Stowe Boyd picks up on some very interesting research that suggests that people's happiness is related to the happiness of their friends, their friends' friends, and their friends' friends' friends. Specifically the report includes this:
we found that each additional happy friend increases a person's probability of being happy by about 9%. For comparison, having an extra $5,000 in income (in 1984 dollars) increased the probability of being happy by about 2%.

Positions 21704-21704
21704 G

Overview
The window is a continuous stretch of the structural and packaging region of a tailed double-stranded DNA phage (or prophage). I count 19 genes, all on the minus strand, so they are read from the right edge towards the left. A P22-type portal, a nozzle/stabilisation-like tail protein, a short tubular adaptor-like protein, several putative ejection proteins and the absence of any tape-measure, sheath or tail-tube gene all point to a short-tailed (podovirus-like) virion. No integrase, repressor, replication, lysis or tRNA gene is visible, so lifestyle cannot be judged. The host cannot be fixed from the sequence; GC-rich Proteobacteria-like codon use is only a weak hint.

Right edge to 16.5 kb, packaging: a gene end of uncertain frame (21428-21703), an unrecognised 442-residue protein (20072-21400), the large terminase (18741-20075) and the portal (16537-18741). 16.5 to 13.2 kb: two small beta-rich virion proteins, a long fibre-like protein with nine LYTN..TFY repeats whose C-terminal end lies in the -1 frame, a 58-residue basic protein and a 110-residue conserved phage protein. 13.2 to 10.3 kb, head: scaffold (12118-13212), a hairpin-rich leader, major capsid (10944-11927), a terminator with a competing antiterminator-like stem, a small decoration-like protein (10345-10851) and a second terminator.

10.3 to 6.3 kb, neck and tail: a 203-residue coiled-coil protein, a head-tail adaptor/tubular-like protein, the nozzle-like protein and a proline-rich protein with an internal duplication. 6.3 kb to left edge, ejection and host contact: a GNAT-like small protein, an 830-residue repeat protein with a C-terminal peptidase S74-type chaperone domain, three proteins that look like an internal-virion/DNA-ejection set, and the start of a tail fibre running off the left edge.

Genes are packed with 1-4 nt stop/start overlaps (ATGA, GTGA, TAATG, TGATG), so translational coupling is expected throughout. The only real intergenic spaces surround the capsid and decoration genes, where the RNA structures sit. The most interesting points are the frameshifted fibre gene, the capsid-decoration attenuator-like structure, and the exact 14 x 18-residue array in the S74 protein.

I suspect the converse is true too. People stuck in networks of unhappy people will tend to be unhappier, which inevitably leads to their friends being slightly unhappier in return. I've seen this effect in organisations where people who are unhappy with their workplace tend to band together to share their unhappy experiences. When this group is in the majority then they may have the chance to change the organisation's behaviour. However when they are in the minority, implying that the majority of the organisation are happy, then it becomes a difficult environment for them which increases their unhappiness, a spiral of despair that can bring the whole group down. That can be very damaging to the individuals, their otherwise happier peers and to the organisation itself. I wonder if this research indicates that these spirals can be unwound by the happy network reaching out to the unhappy one?